Strategically Blogging

LED COB is Coming

Martin Shih 01/26/2015

We have now released our latest market research report, The World Market for COB LEDs in General Lightingwhich covers the market for LED COBs and Multichip Array COBs. We forecast the overall market for these COBs will grow significantly to $4.35 billion in 2020 from $1.54 billion in 2014. In addition, the report indicates that the market will grow by 40% YoY in 2015. The long term growth is mainly due to the increased penetration of COB luminaires and lamps into some specific lighting applications, such as downlights and spotlights. With better light distribution and design flexibility, we expect a significant growth for COB, especially in directional lighting applications.

Revolution vs. Evolution

Philip Smallwood 01/22/2015

At the 2014 Strategies in Light Europe conference, there was one recurring theme that I thought was very interesting: evolution vs. revolution. I think it is very important for people in the lighting industry to understand that LEDs in themselves are not a revolutionary (disruptive) technology that is changing the industry, but rather a natural evolutionary progression of light emitting materials/methods to create usable light. As presented by Dr. Thomas Knoop, the Managing Director of INTEGRATED, a technology is disruptive in an industry when it attacks the market by offering a different value driver (usually convenience or price) and not when it just fulfills the need of the average customer. The two charts provided below are visualizations of these ideas. 

Lighting Industry: 2014 in Review and What to Expect Next

Shonika Vijay 01/19/2015

As the year 2014 recently ended, I thought now would be a good time to review what the lighting industry has gone through along with what lighting trends we anticipate in the near future. 2014 was an amazing year for LED lighting. Here a few recent key things that LED lighting experienced in 2014:

A 2014 Laser Market in Review

Allen Nogee 12/31/2014

With 2014 ending and 2015 starting, it is a good time to reflect on the year that has passed and look ahead to the year which is starting. Total worldwide laser revenue grew 6.5% in 2014 to $9.2 billion, which is a quite strong gain overall, despite the fact that prices of many laser types continue to drop.

There was not a single region or laser type which accounted for much of the gain (with the possible exception of fiber lasers, which had a great year), but rather 2014 was strong due to the lack of any significantly bad areas or segments.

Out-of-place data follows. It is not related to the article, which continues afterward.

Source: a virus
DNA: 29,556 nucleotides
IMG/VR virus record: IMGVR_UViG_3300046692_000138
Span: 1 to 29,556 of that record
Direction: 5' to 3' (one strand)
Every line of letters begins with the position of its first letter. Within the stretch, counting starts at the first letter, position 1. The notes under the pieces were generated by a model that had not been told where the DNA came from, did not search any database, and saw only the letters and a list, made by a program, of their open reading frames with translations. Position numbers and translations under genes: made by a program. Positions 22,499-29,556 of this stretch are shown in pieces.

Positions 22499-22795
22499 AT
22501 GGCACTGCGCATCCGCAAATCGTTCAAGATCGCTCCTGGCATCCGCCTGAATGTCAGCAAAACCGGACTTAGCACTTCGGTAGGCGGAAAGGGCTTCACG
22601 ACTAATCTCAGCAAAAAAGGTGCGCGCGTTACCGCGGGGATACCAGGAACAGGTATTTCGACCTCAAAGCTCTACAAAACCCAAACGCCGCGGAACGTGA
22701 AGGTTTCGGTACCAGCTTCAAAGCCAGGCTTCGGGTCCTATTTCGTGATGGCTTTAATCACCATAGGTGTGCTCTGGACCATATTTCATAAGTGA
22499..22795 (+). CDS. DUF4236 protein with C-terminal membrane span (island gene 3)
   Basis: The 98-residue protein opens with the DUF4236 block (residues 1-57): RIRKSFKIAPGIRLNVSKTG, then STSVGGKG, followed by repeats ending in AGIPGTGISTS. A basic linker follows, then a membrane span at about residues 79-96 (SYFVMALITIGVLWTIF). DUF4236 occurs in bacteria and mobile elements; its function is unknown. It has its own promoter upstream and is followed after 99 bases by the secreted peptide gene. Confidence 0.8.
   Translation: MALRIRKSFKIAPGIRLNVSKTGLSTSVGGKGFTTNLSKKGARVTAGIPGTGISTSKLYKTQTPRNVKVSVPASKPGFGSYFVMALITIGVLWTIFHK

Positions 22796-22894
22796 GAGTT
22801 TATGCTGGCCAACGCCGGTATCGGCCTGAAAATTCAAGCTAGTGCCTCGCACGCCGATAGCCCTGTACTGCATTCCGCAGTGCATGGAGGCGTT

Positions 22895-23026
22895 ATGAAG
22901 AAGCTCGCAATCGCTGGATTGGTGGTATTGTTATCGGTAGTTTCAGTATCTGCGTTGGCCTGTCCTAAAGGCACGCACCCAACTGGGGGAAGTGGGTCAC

Confessions of a Lighting Analyst: I Have Never Bought an LED Bulb

Stephanie Pruitt 12/22/2014

I have three large ceiling light fixtures in the middle of three rooms in my apartment. They each have three light bulbs in them, and one bulb in each fixture was burnt out (they are currently a mix of mainly incandescent with 1-2 CFLs). So, I decided I was going to finally purchase some LED bulbs. 

Having studied the LED and lighting market for two years now, attended multiple lighting trade shows and conferences, and spoken with numerous people in the top lighting companies, I always felt slightly guilty for not ever actually buying LED bulbs myself. I have done more research on LED lighting than your average consumer; I know all about the different types of lighting technologies, how they differ in wattage and lumen output, and CRI and CCT.

Kodak exits opto and ends an era

By Tom Hausken
It seems like the end of an era: Kodak is selling its CCD operations and its image sensor patents. It had been making CCDs since 1975, one of the early companies to make them, but waited until 1989 to sell them externally. Kodak had a number of firsts, including the first megapixel sensor, in 1986.

Then CMOS image sensors took off.CMOS sensors were conceived early on, but the lithography was too poor at the time. Omnivision and others brought it to life in the 1990s. Kodak tried several times to break into that product line, but it never worked out. Kodak teamed with Motorola in 1997 on CMOS image sensors. In 2004 it acquired National Semiconductor’s CMOS image sensor operation, for about $10 million in cash. Kodak even had deals with IBM and TSMC to manufacture the sensors, and some clever technology. But it wasn't enough.  

In our 1997 market report, we estimated that Kodak was the leading producer of image sensors outside of Japan, with $38 million in sales and under 6% market share. By the time of our 2009 market report, the image sensor market had grown 10X, but Kodak’s sales were stuck for years at about $80 million. Then in April it sold hundreds of patents and patent applications to Omnivision, for $65 million. And now it’s selling the CCD facility and its 200 employees to  Platinum Equity, a private equity firm.

In a way, kicking out the CCD business has little in common with the rest of Kodak’s problems. The operation being sold still makes high performance CCDs for high-end professional and scientific applications--some of it is really amazing stuff. And over the years a lot of companies have handed off their image sensor operations. For example, Pixel Devices International was sold to Agilent, which became Avago, who sold the image sensor operation to Micron, which spun it off as Aptina. And of course, Kodak is still huge into imaging, and that's photonics too.

It’s just the business getting older, but Kodak had been a classic example of a U.S. company deep into optoelectronics--that is, the actual making of the chips. No more.

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